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Chromatin phosphoproteomics unravels a function for AT-hook motif nuclear localized protein AHL13 in PAMP-triggered immunity
Tuesday, 2021/01/26 | 08:27:03

Naganand Rayapuram, Mai Jarad, Hanna M. Alhoraibi, Jean Bigeard, Aala A. Abulfaraj, Ronny Völz, Kiruthiga Gayathri Mariappan, Marilia Almeida-Trapp, Maria Schlöffel, Emmanuelle Lastrucci, Ludovic Bonhomme, Andrea A. Gust, Axel Mithöfer, Stefan T. Arold, Delphine Pflieger, and Heribert Hirt


PNAS January 19, 2021 118 (3) e2004670118.



Mitogen-activated protein kinases (MAPKs) function in all eukaryotes in signaling extracellular stimuli to intracellular responses and ultimately link them to chromatin events by targeting transcription factors and chromatin remodeling complexes. In plants, MAPKs play crucial roles in immunity, development, and stress responses, but so far no attempts have been made to identify phosphorylation of chromatin-associated proteins. By using a phosphoproteomic approach on MAPK mutants, we identified a number of chromatin-associated MAPK substrates and characterize an AT-hook motif containing nuclear localized (AHL) DNA-binding protein 13 in plant immunity and demonstrate that phosphorylation regulates AHL13 protein stability and, in turn, its function in response to pathogens.


In many eukaryotic systems during immune responses, mitogen-activated protein kinases (MAPKs) link cytoplasmic signaling to chromatin events by targeting transcription factors, chromatin remodeling complexes, and the RNA polymerase machinery. So far, knowledge on these events is scarce in plants and no attempts have been made to focus on phosphorylation events of chromatin-associated proteins. Here we carried out chromatin phosphoproteomics upon elicitor-induced activation of Arabidopsis. The events in WT were compared with those in mpk3mpk4, and mpk6 mutant plants to decipher specific MAPK targets. Our study highlights distinct signaling networks involving MPK3, MPK4, and MPK6 in chromatin organization and modification, as well as in RNA transcription and processing. Among the chromatin targets, we characterized the AT-hook motif containing nuclear localized (AHL) DNA-binding protein AHL13 as a substrate of immune MAPKs. AHL13 knockout mutant plants are compromised in pathogen-associated molecular pattern (PAMP)-induced reactive oxygen species production, expression of defense genes, and PAMP-triggered immunity. Transcriptome analysis revealed that AHL13 regulates key factors of jasmonic acid biosynthesis and signaling and affects immunity toward Pseudomonas syringae and Botrytis cinerea pathogens. Mutational analysis of the phosphorylation sites of AHL13 demonstrated that phosphorylation regulates AHL13 protein stability and thereby its immune functions.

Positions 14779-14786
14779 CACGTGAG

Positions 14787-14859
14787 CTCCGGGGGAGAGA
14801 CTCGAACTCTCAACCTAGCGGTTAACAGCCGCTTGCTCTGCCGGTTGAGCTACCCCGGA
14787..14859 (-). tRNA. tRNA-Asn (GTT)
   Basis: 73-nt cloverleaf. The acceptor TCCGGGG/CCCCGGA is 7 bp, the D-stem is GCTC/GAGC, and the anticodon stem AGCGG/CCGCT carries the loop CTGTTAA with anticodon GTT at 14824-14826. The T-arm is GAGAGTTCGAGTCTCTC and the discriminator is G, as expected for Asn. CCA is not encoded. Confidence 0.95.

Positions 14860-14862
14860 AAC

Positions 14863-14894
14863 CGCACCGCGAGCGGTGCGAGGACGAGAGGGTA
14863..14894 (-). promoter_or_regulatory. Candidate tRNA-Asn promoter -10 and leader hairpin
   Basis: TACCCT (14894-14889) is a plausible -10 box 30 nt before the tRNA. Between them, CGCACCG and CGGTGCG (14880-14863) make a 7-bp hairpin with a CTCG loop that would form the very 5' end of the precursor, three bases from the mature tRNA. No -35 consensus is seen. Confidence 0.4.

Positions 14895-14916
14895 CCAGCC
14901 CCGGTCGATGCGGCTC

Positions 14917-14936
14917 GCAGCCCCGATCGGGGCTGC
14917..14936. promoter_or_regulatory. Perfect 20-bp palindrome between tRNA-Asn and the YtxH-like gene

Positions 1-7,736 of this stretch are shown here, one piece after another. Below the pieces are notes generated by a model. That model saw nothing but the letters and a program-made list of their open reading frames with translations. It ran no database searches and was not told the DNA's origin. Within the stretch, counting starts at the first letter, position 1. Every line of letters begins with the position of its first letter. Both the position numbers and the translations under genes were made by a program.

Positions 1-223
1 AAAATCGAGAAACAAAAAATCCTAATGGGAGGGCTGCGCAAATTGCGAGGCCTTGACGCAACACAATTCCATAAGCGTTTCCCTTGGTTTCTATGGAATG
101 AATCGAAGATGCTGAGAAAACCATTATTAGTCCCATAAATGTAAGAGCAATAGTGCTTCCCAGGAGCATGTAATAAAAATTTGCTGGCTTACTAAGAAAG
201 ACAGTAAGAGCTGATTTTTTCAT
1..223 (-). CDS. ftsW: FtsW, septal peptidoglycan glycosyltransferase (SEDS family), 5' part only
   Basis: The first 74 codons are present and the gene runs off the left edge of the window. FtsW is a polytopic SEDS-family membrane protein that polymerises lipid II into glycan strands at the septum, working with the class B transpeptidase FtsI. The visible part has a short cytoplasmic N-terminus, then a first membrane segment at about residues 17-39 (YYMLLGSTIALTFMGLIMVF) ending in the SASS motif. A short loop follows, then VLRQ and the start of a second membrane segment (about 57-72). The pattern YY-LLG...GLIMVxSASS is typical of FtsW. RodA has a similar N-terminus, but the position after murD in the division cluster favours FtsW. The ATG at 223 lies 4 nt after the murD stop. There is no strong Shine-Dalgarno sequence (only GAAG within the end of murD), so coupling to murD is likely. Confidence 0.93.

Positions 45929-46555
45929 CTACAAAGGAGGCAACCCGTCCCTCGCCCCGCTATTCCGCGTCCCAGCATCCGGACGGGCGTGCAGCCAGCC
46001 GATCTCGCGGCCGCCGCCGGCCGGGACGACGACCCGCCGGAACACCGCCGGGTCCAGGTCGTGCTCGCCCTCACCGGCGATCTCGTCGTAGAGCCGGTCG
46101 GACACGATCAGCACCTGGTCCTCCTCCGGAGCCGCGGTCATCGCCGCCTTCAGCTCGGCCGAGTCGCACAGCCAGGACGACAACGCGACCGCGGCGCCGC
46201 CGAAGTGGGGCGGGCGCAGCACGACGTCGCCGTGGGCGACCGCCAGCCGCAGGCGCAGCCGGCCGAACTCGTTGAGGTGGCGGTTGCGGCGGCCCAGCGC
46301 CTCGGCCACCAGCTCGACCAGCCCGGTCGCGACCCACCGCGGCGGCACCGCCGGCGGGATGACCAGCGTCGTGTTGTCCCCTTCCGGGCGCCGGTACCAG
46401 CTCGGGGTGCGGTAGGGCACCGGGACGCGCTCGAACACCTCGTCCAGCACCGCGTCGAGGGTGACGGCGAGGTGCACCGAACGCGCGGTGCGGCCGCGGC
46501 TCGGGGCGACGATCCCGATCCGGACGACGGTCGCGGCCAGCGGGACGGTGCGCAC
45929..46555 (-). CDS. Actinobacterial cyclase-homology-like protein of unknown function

See: https://www.pnas.org/content/118/3/e2004670118


Figure 1: Phosphoproteomics experimental workflow and data analysis. (A) Schematic representation of the phosphoproteomics experimental workflow and data analysis for the identification of MAPK substrates. Phosphopeptides were enriched using IMAC from WT plants and mpk3mpk4, and mpk6 mutants treated with and without flg22 and analyzed by LC-MS/MS. Database searches were carried out using the program Mascot and phosphosite localization was ascertained using FragMixer. Relative quantification was carried out using MassChroQ, followed by statistical analysis of quantitative data to highlight sequences whose abundance was significantly modulated. The list of identified phosphopeptides was subjected to motif analysis using motif-x. (B) Number of phosphorylation sites per peptide. (C) Distribution of phosphorylated amino acids. (D) Motifs enriched by motif-x. (E) Principal component analysis of the identified phosphopeptides across the eight conditions. (F) Principal component analysis of a few candidate proteins are highlighted. (G) Venn diagram showing the overlap of candidate proteins identified in this study with other relevant studies (343537).

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